12/07/2006 12:00AM

Fairs agree to shift dates

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The Solano County Fair and Sonoma County Fair have reached an agreement that would transfer one week of racing from Solano to Sonoma next summer. The arrangement would require regulatory approval from the California Horse Racing Board, which as of Thursday had not received a request from either fair association.

The Sonoma County Fair in Santa Rosa is the most successful stop on the northern California fair circuit from a business standpoint, and its facilities include a turf course. The Solano County Fair in Vallejo has struggled in recent years.

Financial considerations concerning the proposed dates shift will not be discussed until the fairs make their presentation to the CHRB, but Joe Barkett, Solano's general manager and director of racing, said the agreement should not be viewed as Solano "selling its dates." Barkett called the agreement to consolidate racing dates between the two fairs a good opportunity "in light of what's going on in northern California's racing climate" and said it was necessary to "prepare for potential opportunities there" if Bay Meadows were to cease operations. The Bay Meadows Land Co., which owns that track, plans to cease racing and develop the land, possibly as soon as 2008.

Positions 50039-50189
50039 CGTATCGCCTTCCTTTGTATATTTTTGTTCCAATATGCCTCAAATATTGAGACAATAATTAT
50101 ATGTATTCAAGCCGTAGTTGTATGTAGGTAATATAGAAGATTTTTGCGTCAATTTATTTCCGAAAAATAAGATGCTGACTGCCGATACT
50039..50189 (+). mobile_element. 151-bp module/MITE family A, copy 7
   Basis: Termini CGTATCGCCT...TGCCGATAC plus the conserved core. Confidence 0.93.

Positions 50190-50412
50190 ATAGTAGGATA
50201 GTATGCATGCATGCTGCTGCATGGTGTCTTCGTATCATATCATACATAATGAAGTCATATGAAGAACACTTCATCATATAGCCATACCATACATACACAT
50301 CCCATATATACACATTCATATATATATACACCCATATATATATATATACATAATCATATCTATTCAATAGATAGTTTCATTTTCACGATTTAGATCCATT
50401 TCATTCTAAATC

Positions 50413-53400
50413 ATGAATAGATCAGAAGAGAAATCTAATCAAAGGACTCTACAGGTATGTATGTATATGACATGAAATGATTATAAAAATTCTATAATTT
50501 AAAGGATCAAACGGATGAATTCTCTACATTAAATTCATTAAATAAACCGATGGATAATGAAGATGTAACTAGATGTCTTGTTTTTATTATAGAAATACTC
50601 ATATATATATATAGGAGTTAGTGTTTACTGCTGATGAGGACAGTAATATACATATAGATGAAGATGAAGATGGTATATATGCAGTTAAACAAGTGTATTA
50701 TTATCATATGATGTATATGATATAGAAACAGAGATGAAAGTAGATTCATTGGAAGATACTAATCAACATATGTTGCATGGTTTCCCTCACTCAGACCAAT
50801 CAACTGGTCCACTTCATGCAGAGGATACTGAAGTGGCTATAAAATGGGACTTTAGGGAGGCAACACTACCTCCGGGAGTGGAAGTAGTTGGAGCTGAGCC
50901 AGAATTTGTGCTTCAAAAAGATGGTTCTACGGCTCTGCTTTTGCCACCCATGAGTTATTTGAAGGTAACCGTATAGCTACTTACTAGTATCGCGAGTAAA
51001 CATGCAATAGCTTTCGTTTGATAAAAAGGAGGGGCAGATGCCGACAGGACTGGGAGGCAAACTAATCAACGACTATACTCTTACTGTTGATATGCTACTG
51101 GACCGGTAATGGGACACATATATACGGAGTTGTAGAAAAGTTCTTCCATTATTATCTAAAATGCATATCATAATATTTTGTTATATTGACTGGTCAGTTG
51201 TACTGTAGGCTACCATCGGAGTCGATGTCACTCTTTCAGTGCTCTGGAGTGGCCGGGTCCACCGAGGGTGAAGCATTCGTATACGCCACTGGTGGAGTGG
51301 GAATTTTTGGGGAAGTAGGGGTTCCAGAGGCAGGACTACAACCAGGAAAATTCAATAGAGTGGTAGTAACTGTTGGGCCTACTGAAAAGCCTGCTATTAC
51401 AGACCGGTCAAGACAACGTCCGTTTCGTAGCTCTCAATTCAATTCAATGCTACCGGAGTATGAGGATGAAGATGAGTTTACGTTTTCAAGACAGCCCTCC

Corey Oakley, manager of the Sonoma County Fair, is not in his office this week but was quoted in a press release as saying: "It has long been our strategy to extend the meet to capture more of the economic benefits racing offers the community, and the combination of the new turf track with the shortening of the Solano County Fair schedule created an opportunity we couldn't pass up."

Under the agreement, Solano would race five days, July 11-16, with Santa Rosa picking up its second week before its two regularly scheduled weeks. Racing at Santa Rosa would begin July 19 and run through Aug. 6.

Chris Korby, executive director of the California Authority of Racing Fairs, agreed with Barkett about the importance of experimenting outside of traditional fair dates.

Korby said he hoped the CHRB would "allow us to try some of these pilot projects."

Although Richard Shapiro, chairman of the California Horse Racing Board, said he had not thoroughly reviewed the plan, he liked the concept of it.

"It appears to be exactly what we've been urging the fairs to do - create better racing and generate increased revenue for horse racing," he said.